As schools prepare to open in Yemen, families in Sana’a, the capital, are bracing themselves for the side effects of political turmoil.
Yemeni parents have been voicing their concern about the prices of school supplies and registration fees, leaving some unable to afford sending their children to study this term, which begins on September 17.
However, one parent expressed the importance of children attending school regardless of the current situation in Yemen.
"If there is a desire for change within the community, it will only come from education. We cannot establish change within our society without a generation armed with education. Education is extremely important and children must seek it under any circumstances, be it times of war or peace," said Abdul Elah Salam, a parent of one of the students.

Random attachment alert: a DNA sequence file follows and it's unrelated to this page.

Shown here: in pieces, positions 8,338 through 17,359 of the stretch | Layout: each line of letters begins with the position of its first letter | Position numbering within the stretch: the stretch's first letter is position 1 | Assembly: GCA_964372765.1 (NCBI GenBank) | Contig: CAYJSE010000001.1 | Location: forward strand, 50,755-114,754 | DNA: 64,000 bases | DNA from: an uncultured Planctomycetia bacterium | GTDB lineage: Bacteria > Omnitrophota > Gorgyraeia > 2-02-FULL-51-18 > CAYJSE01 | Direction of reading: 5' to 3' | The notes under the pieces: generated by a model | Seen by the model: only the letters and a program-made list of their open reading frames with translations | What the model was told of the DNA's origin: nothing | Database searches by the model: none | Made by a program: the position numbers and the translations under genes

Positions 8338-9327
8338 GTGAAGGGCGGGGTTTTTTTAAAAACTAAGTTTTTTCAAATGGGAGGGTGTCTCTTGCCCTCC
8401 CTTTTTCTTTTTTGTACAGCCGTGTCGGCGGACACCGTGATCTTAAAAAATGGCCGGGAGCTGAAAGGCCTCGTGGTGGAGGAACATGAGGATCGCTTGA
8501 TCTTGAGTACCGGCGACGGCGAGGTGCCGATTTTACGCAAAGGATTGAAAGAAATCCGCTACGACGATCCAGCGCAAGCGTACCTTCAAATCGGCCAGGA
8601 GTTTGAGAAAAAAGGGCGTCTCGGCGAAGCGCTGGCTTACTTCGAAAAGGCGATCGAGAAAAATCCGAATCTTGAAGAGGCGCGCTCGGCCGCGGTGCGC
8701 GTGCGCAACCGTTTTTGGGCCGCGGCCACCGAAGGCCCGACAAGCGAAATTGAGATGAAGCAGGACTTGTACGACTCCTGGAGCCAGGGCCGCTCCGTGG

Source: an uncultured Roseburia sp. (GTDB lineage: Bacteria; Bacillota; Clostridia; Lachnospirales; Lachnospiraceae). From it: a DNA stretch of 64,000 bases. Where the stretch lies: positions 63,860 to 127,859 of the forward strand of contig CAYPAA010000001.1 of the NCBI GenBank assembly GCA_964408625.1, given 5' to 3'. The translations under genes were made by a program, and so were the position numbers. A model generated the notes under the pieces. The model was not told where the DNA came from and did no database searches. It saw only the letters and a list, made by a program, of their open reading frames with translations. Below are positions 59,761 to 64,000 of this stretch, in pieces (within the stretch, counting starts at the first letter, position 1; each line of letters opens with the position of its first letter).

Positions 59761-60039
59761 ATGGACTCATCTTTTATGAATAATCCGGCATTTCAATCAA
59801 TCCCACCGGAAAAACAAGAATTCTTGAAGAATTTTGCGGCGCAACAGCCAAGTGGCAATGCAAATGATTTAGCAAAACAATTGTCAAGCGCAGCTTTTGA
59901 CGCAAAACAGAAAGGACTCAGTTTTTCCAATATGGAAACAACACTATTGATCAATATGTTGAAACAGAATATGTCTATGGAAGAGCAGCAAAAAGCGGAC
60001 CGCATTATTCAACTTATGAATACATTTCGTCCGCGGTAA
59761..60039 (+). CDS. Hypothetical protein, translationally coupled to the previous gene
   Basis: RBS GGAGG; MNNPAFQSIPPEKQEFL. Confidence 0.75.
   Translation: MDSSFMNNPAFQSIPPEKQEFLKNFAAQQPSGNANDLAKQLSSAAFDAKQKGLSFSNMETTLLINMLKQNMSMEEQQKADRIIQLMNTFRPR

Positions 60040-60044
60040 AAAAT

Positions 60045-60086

Meanwhile, school administrator Jamila Abdullah said educators kick-started a campaign to encourage school attendance during times of protests.
"We try as much as possible to tell parents that the current events are relevant to adults, not children. We have been trying to convince parents and, thank God, there has been good response even though our school is right in the middle of the location of the protests. Thank God, there has been high demand, especially from students coming from private schools due to the rise in costs, rise of petrol prices," she said.
Ongoing protests demanding that President Ali Abdullah Saleh relinquish power have affected the infrastructure and services of an already impoverished country.
Abdul Elah Salam - Yemeni resident
Jamila Abdullah - School Administrator
Nadia Idriss Mayen